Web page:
OK. 'Nuf rambling

 

Re: Comments on Appearance in Therapy

Posted by Dinah on June 3, 2004, at 9:34:53

In reply to Re: Comments on Appearance in Therapy Dinah, posted by crushedout on June 2, 2004, at 22:13:31

I'm glad to hear that this particular set of rules isn't one of mine with no basis in reality. I agree with what everyone has said. Weight comments are especially tricky. I don't like getting them either.

And Karen Kay, a family member once commented on my extra weight at a time when I really wasn't overweight, just not super slim. I've been told that I have a manner of freezing people with a look when I'm offended and I must have utilized that. I never heard another word about it. Even when I got really overweight.

 

Could it be...? Dinah

Posted by Racer on June 3, 2004, at 12:20:40

In reply to Re: Comments on Appearance in Therapy, posted by Dinah on June 3, 2004, at 9:34:53

Your post made me laugh, when you said that you never heard another comment. Could it be that your family is just more considerate than some of ours?

Honest to goness, many members of my family seem to think that, if they don't point out to me my weight problems, I won't realize that they exist! They literally *have* to tell me that I'm too fat/thin, because otherwise I won't know. Um, hello?

Maybe I should borrow your freezing look, as well as your mother? (My mother just got back from Chicago, with yet another pair of fabulous earrings for me, by the way. I've worn them twice now, and each time I've gotten compliments from strangers. Mom's batting 1000 in the earring department so far. Maybe we just need to join the families?)

 

Re: lol Racer

Posted by Dinah on June 3, 2004, at 15:14:09

In reply to Could it be...? Dinah, posted by Racer on June 3, 2004, at 12:20:40

I think the person's daughter might have given her a stern talking to. But I really do have a "look". When I was growing up, several men told either me or my mother (in my hearing) that they felt sorry for my future boyfriends.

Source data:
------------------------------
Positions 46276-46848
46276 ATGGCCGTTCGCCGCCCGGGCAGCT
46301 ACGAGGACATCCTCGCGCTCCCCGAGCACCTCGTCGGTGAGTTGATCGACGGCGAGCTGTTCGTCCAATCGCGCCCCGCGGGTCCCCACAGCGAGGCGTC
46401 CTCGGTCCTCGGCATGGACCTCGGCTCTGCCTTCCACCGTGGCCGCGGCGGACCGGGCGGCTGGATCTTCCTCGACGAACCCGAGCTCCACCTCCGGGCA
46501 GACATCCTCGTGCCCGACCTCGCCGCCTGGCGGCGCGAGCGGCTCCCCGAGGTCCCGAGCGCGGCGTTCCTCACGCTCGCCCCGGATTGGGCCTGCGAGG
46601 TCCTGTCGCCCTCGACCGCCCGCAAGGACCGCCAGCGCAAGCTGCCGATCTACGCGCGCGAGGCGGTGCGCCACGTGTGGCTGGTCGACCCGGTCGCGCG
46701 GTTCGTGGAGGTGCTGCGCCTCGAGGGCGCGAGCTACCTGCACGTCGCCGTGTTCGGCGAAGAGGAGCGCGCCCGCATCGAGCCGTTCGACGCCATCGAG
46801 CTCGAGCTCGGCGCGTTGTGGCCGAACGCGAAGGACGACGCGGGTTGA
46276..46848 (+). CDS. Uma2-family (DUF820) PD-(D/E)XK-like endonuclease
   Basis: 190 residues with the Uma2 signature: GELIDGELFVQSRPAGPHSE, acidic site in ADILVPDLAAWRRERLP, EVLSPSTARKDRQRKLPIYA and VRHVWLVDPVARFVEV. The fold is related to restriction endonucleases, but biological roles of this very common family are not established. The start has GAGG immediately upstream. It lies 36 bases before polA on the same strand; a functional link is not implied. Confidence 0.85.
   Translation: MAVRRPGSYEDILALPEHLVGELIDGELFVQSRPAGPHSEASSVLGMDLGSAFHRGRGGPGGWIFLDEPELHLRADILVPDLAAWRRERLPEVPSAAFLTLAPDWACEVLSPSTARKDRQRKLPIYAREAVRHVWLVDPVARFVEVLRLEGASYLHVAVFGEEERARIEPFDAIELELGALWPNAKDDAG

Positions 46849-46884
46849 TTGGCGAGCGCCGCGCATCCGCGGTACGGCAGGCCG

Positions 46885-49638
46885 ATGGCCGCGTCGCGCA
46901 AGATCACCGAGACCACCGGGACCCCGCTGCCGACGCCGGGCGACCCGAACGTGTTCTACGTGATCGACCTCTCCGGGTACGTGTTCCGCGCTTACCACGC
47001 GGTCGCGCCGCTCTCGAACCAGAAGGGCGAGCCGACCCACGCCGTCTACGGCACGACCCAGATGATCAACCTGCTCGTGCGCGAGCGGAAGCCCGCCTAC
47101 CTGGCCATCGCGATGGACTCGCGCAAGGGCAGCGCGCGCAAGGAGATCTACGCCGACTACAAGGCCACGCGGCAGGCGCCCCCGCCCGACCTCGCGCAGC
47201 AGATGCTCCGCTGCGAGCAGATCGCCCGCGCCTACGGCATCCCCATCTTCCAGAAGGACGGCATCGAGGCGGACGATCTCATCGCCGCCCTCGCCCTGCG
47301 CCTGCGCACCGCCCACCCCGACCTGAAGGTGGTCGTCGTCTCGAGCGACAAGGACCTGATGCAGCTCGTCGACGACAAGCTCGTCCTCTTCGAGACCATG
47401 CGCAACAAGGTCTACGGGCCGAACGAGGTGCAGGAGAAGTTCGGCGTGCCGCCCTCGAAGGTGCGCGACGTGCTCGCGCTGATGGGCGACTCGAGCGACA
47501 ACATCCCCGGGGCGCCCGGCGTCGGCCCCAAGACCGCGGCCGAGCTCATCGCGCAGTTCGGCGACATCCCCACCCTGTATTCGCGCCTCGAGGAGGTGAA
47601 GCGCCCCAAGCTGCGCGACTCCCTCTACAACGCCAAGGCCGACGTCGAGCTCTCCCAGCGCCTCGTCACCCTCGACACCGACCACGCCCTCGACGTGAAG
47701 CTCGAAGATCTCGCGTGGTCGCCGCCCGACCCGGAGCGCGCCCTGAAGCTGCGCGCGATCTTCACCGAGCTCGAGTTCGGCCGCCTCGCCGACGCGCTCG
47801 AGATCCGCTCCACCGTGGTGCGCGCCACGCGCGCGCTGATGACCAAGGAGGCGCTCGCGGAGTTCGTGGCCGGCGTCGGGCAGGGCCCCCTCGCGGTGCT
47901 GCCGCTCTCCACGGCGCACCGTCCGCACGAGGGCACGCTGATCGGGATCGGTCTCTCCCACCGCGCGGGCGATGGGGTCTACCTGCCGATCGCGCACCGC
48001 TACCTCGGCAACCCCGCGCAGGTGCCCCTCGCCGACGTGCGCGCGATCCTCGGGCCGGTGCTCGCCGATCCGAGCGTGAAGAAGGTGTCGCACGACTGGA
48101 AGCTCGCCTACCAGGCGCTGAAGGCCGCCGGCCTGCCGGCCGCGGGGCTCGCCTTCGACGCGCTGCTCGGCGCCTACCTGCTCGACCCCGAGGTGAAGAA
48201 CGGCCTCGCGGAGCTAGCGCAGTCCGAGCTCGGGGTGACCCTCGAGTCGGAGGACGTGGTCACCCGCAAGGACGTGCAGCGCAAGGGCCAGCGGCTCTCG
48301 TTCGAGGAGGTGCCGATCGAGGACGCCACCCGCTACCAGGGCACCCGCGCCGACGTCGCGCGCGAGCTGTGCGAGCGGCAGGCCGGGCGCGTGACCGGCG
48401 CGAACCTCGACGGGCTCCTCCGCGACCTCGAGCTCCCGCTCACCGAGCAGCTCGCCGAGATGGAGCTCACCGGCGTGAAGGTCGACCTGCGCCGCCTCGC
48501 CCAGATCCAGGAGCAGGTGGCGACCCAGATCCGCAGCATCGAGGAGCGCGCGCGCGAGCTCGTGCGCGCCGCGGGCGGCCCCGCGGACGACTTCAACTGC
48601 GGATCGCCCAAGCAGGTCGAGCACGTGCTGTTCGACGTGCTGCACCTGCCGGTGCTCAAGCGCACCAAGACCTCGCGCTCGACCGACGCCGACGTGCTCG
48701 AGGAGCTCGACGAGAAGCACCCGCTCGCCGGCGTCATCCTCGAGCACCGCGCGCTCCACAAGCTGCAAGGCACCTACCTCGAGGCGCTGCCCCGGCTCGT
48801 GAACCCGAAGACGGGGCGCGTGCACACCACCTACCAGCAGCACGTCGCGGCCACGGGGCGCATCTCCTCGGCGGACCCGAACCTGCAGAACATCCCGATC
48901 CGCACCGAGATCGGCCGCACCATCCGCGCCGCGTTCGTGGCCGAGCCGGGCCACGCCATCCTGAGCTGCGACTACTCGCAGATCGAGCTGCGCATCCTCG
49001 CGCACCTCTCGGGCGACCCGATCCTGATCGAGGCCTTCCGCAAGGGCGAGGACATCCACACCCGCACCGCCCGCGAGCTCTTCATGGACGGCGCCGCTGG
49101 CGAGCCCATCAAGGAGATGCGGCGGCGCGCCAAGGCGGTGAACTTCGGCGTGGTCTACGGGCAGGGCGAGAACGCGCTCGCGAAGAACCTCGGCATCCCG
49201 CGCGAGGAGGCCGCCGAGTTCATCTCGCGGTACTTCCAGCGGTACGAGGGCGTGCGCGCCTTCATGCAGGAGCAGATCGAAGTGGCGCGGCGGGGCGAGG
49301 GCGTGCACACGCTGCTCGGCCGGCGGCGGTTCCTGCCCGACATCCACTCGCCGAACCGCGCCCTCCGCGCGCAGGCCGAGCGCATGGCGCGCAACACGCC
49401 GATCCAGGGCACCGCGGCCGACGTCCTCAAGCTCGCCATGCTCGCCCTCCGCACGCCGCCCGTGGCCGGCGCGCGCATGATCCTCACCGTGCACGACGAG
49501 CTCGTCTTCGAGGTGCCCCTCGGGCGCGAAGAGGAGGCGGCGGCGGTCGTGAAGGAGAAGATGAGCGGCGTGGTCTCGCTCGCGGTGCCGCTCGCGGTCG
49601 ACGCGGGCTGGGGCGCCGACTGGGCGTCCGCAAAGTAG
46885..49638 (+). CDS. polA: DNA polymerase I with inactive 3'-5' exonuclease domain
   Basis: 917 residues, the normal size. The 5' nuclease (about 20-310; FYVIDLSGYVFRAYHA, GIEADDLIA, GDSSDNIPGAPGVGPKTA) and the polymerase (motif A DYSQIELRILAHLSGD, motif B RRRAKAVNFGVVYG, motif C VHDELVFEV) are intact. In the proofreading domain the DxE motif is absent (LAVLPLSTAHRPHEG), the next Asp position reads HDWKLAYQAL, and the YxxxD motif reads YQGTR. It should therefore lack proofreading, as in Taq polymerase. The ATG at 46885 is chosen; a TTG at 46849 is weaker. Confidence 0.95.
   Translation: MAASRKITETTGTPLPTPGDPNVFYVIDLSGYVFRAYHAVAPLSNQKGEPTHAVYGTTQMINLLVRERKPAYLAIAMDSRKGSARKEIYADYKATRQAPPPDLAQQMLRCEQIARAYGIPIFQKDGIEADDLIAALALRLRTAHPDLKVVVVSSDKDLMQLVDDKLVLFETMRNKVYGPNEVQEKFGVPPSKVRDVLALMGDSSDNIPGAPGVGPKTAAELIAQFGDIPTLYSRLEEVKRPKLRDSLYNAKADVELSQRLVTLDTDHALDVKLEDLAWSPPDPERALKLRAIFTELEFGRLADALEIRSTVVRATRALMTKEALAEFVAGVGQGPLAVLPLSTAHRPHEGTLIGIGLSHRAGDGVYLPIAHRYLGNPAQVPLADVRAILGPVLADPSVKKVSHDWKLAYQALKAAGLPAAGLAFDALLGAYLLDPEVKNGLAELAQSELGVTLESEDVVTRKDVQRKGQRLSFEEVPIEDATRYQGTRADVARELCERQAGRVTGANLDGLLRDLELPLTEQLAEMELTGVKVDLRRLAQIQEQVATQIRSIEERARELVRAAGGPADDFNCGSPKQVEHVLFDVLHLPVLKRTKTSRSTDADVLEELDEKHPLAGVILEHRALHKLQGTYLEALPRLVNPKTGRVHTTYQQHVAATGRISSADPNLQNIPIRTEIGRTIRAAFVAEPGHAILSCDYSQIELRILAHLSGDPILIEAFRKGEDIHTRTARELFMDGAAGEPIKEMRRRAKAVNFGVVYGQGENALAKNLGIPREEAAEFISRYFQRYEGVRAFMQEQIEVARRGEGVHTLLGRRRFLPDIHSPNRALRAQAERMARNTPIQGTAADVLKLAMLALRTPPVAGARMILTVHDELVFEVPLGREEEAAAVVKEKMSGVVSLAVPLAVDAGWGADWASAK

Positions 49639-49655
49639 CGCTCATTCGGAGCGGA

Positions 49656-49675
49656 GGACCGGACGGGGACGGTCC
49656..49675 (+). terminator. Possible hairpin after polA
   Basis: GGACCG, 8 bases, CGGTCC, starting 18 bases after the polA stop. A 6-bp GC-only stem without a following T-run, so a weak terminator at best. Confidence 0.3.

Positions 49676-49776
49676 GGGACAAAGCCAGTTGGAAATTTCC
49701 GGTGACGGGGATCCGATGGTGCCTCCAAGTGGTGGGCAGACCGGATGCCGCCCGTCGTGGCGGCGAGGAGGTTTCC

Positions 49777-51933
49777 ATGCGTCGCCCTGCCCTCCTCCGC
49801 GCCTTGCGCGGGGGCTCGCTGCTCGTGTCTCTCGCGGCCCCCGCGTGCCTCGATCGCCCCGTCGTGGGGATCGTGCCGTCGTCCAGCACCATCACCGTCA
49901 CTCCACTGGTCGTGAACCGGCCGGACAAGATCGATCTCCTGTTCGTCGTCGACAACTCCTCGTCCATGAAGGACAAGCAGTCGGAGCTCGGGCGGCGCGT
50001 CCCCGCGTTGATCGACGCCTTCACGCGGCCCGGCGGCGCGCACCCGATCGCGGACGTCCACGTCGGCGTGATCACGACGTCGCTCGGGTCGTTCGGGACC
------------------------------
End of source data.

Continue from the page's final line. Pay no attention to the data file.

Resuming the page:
Enjoy those earrings, and the mother's love that come with them. :)

 

Re: Comments on Appearance in Therapy

Posted by lucy stone on June 3, 2004, at 16:01:40

In reply to Re: Comments on Appearance in Therapy, posted by Dinah on June 3, 2004, at 9:34:53

I decided to see what kind of comment my T would make about my appearance if I directly asked him. I got my hair cut yesterday, something I very much dislike. I don't like to talk about my appearance I don't like to ask for what I want, I don't like to look at myself, and I don't like to be touched by people outside of my immediate family. Obviously, hair styling is very hard. We talked about the Hair Experience today, and as I was leaving I asked if he liked my new style. He said "I do, but I think you do to." So I asked again, "so you do like it?" He said again, "I do, but I think you do to." He was willing to say he liked it, but he made sure that I also liked it. He makes sure the focus is always on me and how I feel about things.

 

Re: Comments on Therapist's Appearance

Posted by starlight on June 4, 2004, at 13:59:35

In reply to Re: Comments on Therapist's Appearance, posted by Racer on June 2, 2004, at 13:02:29

My jerkhead Pdoc commented on my appearance, just not to my face. He wrote in my chart that I appeared garish, wore too much makeup and wore clothing that was overtly sexual. He even wrote once that I dyed my hair much darker than usual.

When I found this I was stunned. I'm still stunned and with the other things he wrote I'm so angry I just can't believe it. First, I hardly wear any makeup at all, I don't even own foundation or blush. I usually wear a light eyeshadow, with a bit darker eyeshadow on the lid. I fill in my eyebrows some, wear mascara, and lipstick - but when the lipstick wears off, most the time I don't even bother to reapply it.